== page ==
I have like NO injuries. Just a little rash on one knee. weird.

I check again. Yep. No injuries.

I find the bike. It's pretty far from where I was. It seems ok. Well, no. The wheels are all messed up. Apparently the front one got run over and is history. The back one is way out of true. A visit to the wheel truck directly behind and I am back on the road, sorta.

I had to stop a few times to try and move the handlebars to some angle approximating straight, and the rear wheel was rubbing the brake a bit, but I got back on and finished the race. TT for a while, then a three-man TTT to the finish. 59th or something.

So, all in all, not such a good weekend, but I'm really happy to have survived that crash with little more than a few bruises (some of which I am still discovering today!)

time for a luck change.

Millersburg Stage Two

Stage two is a criterium that happens several hours following the morning time trial on day one. The course is one which ordinarily would have suited me quite well. It's all hill. You are either going uphill or downhill. Essentially it's Singer minus the half-mile of flat.


A field of 97 on this course means if you are in the back, the front of the race is probably more than 30 seconds ahead of you.

Apparently everyone was worried about this and as I did my final warm-up lap I realized that arriving at the start line ten minutes early was not early enough. The friggin' WHOLE field was already there! Dammit..

So I started last. Again.

Not to worry. I can make up time on the hill, and I did. I immediately started working my way past riders on the climb and would continue to do this. Hopefully I could keep doing this for a few laps and get to the good part of the pack.

Hmm. These younger guys are taking some big risks and are riding VERY aggressively on the rest of the course. Not used to this in the Masters, I tended to let people chop in front of me in the corners so I wasn't gaining enough ground on the front. Not a good sign.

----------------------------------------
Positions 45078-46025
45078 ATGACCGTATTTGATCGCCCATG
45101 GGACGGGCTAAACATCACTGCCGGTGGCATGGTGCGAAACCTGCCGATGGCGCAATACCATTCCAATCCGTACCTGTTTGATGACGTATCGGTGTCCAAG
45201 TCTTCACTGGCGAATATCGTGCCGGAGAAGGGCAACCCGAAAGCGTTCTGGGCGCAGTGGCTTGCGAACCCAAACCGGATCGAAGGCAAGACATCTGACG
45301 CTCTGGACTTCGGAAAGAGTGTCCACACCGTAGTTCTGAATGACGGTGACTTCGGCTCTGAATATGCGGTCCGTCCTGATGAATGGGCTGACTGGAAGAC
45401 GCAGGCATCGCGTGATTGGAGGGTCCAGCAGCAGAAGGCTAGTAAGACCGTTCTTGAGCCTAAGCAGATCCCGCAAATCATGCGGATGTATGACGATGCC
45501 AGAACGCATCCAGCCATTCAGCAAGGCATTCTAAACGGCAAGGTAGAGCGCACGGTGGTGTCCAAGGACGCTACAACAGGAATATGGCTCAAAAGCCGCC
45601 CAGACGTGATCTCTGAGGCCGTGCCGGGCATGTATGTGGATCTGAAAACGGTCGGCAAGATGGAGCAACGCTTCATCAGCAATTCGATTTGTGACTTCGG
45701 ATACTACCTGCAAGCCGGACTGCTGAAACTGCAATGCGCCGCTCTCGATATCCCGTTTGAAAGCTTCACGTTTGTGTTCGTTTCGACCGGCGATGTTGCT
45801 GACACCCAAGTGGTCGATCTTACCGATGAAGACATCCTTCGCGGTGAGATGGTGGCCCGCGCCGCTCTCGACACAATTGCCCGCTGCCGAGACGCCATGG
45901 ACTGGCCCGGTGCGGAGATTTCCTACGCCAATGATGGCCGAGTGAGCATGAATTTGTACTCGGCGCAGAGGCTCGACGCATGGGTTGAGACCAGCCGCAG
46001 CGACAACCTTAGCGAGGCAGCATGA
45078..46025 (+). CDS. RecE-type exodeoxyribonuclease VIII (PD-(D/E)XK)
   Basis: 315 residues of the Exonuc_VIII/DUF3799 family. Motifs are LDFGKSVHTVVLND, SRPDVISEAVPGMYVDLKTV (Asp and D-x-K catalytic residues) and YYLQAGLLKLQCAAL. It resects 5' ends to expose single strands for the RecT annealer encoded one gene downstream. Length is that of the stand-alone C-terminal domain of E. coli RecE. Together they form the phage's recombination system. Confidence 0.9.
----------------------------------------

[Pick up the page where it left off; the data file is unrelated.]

A few laps into it and a gap opens up a few riders in front of me. Crap. I go around and give it a big push to close the gap but I realize there is an invisible hill on the hill as well. Big headwind for the last third of the climb and this is the first time I am feeling it. Must. close. Gap. must... close.... gap. cannot. close gap.


So I guess I'm not going to catch back on. I silently curse the guy that opened the big gap but realize "that's bike racing" and resolved to go as hard as possible and try to stay in the race as long as I could.

We ended up in a pretty good sized group chasing for a while and maintained a good pace throughout, going past riders left and right (who had blown up on the hill). Some of them managed to latch on to us. Some just quit. I figured we could maintain our distance and maybe finish the race without getting lapped when, with about 8 to go, we were coming around the S/F line and catching some lapped riders in front of us the guy blew the whistle at everyone.

we all looked at eachother and said "Us???". We were all uniformly surprised that we would have gotten pulled when the pace car was still half a lap back and we were still racing well together. I figure the officials just decided it would be safer on this course to pull everyone who was out of contention. So be it.

The final casualty report? 97 started. 35 finished. wow.

They gave me 94th place. I complained that we were not even close to getting lapped and the official explained to me that they did not place anyone who got pulled, instead giving them a place in alphabetical order. So W was near the back. Yay.

Maybe tomorrow will be better.

Millersburg Stage One

I've been looking forward to this race for a while. It's a well-run omnium down in Amish country in central Pennsylvania. One of the only races where they do a complete rolling enclosure and you get to use the entire road. The whole town comes out to support the race and you feel appreciated. It's great!